Do I understand photodissociation or plate tectonics any better-absolutely not. If you are a science nerd, you may enjoy this book a bit better than I did. If all you want is the story of Krakaoa, I would look elsewhere. I gave the book 3 stars for being well written and 1/2 star for the fun facts I learned a long the way. ( )
  JBroda | Sep 24, 2021 |
An in-depth review of the volcanic explosion of Krakatoa. The book covered more than the eruption and its immediate effects, describing the pre-eruption history of Krakatoa, the science of volcanoes, plate tectonics, etc. There were times the author seemed to go into more detail than I needed, but that is a demonstration of the author’s thoroughness. His discussion of the eruption itself, its violence, its massive effects, were quite descriptive. And he completes the story in ways I didn't anticipate, such as how the study of this eruption at that time led to advances in weather prediction and forecasting, how the eruption was interpreted as a sign from Allah by radical Islamists of the era, and how fauna and flora developed on the brand new island formed after the eruption. Like other Simon Winchester books, this was well researched and insightful. ( )
  rsutto22 | Jul 15, 2021 |
Es mostren 1-5 de 109 (següent | mostra-les totes)
Most controversially, Winchester attempts to credit Krakatoa with the rise of militant Islamism in Indonesia.
 

» Afegeix-hi altres autors (2 possibles)

Nom de l'autorCàrrecTipus d'autorObra?Estat
Winchester, Simonautor primaritotes les edicionsconfirmat
Chinami, ToshihikoAutor de la cobertaautor secundarialgunes edicionsconfirmat
de Cumptich, Roberto de VicqJacket designerautor secundarialgunes edicionsconfirmat
Jay, ConeyAutor de la cobertaautor secundarialgunes edicionsconfirmat
Vannithone, SounIl·lustradorautor secundarialgunes edicionsconfirmat
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I dedicate this book, with pleasure and with thanks, to my mother and father.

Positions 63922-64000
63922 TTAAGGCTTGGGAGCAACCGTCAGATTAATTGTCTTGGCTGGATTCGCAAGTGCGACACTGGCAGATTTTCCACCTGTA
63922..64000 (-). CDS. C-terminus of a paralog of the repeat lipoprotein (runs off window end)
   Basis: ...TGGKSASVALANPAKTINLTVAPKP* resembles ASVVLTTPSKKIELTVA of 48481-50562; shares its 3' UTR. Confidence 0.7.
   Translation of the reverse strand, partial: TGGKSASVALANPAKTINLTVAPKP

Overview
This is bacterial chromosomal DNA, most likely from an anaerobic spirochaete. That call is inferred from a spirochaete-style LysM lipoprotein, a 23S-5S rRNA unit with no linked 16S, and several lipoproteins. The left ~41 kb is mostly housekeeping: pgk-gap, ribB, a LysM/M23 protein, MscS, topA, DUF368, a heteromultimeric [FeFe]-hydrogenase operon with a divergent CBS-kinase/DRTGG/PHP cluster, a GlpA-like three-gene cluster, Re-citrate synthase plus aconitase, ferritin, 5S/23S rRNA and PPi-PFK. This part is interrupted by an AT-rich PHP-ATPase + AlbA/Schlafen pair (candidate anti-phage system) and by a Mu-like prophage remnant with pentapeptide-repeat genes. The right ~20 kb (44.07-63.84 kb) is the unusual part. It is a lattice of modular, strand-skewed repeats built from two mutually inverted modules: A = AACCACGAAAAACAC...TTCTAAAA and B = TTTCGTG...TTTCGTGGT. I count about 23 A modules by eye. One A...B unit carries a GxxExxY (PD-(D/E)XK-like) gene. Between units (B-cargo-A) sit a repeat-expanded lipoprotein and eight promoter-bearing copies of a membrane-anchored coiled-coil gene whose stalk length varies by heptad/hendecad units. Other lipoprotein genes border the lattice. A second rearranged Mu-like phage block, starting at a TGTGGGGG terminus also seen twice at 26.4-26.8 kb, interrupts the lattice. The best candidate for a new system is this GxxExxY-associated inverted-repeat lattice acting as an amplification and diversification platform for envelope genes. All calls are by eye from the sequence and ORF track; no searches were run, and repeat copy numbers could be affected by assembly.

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(Prelude) It was early on a warm summer's evening in the 1970's, as I stood in a palm plantation high on a green hillside in western Java, that I saw for the first time, silhouetted against the faint blue hills of faraway Sumatra, the small gathering of islands that is all that remains of what was once a mountain called Krakatoa.
Though we think first of Java as an eponym for coffee (or, to some today, a computer language), it is in fact the trading of aromatic tropical spices on which the fortunes of the great island's colonizers and Western discoverers were first founded.
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Indonesia itself has and has had more volcanoes and more volcanic activity than any other political entity on the earth, in all recorded history.
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The bestselling author of The Professor and the Madman and The Map That Changed the World examines the enduring and world-changing effects of the catastrophic eruption off the coast of Java of the earth's most dangerous volcano -- Krakatoa. The legendary annihilation in 1883 of the volcano-island of Krakatoa -- the name has since become a byword for a cataclysmic disaster -- was followed by an immense tsunami that killed nearly forty thousand people. Beyond the purely physical horrors of an event that has only very recently been properly understood, the eruption changed the world in more ways than could possibly be imagined. Dust swirled round die planet for years, causing temperatures to plummet and sunsets to turn vivid with lurid and unsettling displays of light. The effects of the immense waves were felt as far away as France. Barometers in Bogotá and Washington, D.C., went haywire. Bodies were washed up in Zanzibar. The sound of the island's destruction was heard in Australia and India and on islands thousands of miles away. Most significant of all -- in view of today's new political climate -- the eruption helped to trigger in Java a wave of murderous anti-Western militancy among fundamentalist Muslims: one of the first outbreaks of Islamic-inspired killings anywhere. Simon Winchester's long experience in the world wandering as well as his knowledge of history and geology give us an entirely new perspective on this fascinating and iconic event as he brings it telling back to life.